The SaGa series is a lot like the Final Fantasy series in a number of ways. This should come as no surprise to anyone familiar with the golden era of Squaresoft and its catalog given the series’ roots being marketed at first as Final Fantasy Legend on the Game Boy. When game designer Akitoshi Kawazu joined Square and helped in the development in the first two Final Fantasy titles, he may not have specifically known that he was going to end up in charge of directing another one of the company’s longest running series when he was made the director of the Legend series.

Romancing SaGa hit the Super Famicom back in 1992, creating a niche in the role-playing genre that was off-beat enough to stall the series from reaching US shores under this name and with its current mechanics until five years later with SaGa Frontier. After the relative success of that game and its sequel, the company got to work on bridging into the next generation of gaming on the Playstation 2 with two more SaGa titles under the banner- Unlimited SaGa and a title simply known as Romancing SaGa.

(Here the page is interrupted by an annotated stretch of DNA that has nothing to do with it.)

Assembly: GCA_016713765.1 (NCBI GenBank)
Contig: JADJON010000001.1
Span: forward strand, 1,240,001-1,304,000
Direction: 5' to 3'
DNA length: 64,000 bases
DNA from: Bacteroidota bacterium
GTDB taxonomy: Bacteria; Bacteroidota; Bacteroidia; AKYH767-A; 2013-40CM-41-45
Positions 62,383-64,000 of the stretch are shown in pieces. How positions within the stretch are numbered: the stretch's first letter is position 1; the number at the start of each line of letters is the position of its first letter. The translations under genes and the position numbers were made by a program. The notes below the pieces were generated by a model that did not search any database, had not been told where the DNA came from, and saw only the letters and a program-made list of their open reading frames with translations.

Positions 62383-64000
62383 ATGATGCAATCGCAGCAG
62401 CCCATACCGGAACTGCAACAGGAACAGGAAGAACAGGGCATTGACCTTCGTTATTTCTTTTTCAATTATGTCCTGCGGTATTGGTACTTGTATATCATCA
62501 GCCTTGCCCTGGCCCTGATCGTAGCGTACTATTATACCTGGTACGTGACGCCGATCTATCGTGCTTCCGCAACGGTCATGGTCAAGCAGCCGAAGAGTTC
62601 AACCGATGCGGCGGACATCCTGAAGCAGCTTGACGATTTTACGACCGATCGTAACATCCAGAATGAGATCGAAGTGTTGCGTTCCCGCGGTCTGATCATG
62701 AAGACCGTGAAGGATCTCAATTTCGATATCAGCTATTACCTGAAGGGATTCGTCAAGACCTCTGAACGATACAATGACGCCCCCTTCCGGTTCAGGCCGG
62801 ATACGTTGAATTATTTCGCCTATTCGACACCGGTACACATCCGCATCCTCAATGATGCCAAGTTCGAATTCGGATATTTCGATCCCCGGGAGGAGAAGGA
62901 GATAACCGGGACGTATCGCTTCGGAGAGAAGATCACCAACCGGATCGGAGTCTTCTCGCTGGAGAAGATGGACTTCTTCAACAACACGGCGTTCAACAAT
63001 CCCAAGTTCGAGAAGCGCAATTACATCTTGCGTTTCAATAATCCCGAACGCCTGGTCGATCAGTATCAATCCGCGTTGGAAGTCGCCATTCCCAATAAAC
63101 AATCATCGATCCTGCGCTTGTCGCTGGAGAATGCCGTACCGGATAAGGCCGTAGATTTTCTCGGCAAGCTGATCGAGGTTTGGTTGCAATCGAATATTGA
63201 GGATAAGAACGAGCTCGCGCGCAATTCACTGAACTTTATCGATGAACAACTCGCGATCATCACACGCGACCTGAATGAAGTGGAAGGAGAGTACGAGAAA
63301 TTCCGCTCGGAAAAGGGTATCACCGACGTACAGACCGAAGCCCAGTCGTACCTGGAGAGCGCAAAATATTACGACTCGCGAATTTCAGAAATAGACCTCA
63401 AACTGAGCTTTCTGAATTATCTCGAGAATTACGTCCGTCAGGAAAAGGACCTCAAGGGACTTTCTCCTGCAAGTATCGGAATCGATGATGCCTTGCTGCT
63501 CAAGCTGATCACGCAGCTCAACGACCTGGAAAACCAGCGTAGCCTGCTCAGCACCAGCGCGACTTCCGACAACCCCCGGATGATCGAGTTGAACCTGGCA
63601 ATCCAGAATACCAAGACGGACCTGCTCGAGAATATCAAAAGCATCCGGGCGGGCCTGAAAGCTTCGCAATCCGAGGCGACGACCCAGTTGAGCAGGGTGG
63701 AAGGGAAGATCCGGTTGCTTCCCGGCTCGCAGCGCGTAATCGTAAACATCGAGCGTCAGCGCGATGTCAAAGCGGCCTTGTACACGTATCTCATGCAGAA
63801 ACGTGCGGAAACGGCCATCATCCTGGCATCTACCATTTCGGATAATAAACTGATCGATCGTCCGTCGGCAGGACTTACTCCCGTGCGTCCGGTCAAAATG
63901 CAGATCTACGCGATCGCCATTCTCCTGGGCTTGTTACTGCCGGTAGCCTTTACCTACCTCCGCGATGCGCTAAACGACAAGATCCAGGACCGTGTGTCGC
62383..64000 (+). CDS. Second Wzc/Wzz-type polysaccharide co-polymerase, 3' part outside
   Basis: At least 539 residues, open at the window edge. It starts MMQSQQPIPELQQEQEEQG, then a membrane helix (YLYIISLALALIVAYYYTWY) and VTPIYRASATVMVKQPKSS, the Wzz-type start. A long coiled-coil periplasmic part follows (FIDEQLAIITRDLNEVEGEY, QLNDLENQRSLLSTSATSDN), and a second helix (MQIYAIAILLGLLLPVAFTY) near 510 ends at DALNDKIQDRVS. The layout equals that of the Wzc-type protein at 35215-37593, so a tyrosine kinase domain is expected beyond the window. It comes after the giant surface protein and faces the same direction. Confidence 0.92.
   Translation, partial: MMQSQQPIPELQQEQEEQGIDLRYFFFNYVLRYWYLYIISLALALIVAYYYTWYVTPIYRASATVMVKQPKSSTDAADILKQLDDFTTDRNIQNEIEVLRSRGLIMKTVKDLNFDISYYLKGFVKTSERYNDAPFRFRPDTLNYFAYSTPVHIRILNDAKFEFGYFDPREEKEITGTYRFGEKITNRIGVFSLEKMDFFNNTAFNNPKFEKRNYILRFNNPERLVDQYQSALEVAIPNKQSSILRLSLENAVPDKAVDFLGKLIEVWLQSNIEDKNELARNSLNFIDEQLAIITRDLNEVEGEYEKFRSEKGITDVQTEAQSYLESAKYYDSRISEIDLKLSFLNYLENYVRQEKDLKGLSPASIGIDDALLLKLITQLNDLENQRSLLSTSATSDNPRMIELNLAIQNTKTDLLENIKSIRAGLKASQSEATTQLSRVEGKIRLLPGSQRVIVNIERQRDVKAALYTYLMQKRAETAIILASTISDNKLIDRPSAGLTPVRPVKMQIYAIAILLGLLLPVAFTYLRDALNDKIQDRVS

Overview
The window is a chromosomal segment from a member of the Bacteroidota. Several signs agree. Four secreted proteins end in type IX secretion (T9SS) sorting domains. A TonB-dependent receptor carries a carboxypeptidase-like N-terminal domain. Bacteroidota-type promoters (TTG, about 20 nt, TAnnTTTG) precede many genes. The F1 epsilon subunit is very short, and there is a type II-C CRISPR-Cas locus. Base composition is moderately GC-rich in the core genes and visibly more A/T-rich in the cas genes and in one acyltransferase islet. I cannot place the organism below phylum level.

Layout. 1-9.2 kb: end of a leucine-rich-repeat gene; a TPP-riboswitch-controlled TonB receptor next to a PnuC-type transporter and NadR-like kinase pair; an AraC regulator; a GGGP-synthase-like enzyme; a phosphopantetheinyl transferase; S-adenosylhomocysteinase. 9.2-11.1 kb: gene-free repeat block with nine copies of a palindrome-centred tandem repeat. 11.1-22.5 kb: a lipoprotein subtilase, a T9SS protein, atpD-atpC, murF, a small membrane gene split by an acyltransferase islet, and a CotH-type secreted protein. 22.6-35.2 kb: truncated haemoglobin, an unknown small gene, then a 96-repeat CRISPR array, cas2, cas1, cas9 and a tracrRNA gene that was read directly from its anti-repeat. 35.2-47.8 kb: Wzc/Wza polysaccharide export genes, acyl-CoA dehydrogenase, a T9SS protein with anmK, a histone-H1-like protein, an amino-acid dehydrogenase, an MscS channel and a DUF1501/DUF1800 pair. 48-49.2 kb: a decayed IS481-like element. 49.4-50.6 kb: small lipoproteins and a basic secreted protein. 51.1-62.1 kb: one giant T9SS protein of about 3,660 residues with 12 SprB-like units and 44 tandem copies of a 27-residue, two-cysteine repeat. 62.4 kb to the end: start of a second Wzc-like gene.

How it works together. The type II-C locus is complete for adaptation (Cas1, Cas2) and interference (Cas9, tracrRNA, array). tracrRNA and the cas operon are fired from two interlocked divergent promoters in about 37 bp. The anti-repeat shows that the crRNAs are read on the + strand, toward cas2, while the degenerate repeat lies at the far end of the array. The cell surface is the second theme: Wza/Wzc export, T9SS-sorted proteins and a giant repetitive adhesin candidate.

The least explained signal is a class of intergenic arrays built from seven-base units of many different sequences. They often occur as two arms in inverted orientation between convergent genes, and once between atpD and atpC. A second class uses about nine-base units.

Being familiar with the infamous reputation of Unlimited SaGa, I recently decided to turn my attention to Romancing SaGa (with the silent subtitle of Minstrel Song, I assume to discern just a bit further between the PS2 version and the original) as it’s been sitting in my collection for some time. The first time I attempted the game, I was lost. I hadn’t gotten the first idea of how to proceed even having been a fan of SaGa Frontier at the time. I’ve grown a bit since then and have had a lot of exposure to the series; I can’t even begin to describe how excited I am for the release of Romancing SaGa 3 coming to us soon. In my excitement and with new information under my belt regarding how to proceed with the series, I decided to give Romancing SaGa: Minstrel Song another whirl. Continue reading

With Honey Comes the Sting – Sega Dreamcast – Blue Stinger – 1999

screenshot_215Blue Stinger
Sega Dreamcast
Climax Graphics/Activision
Genre: Action Adventure
1999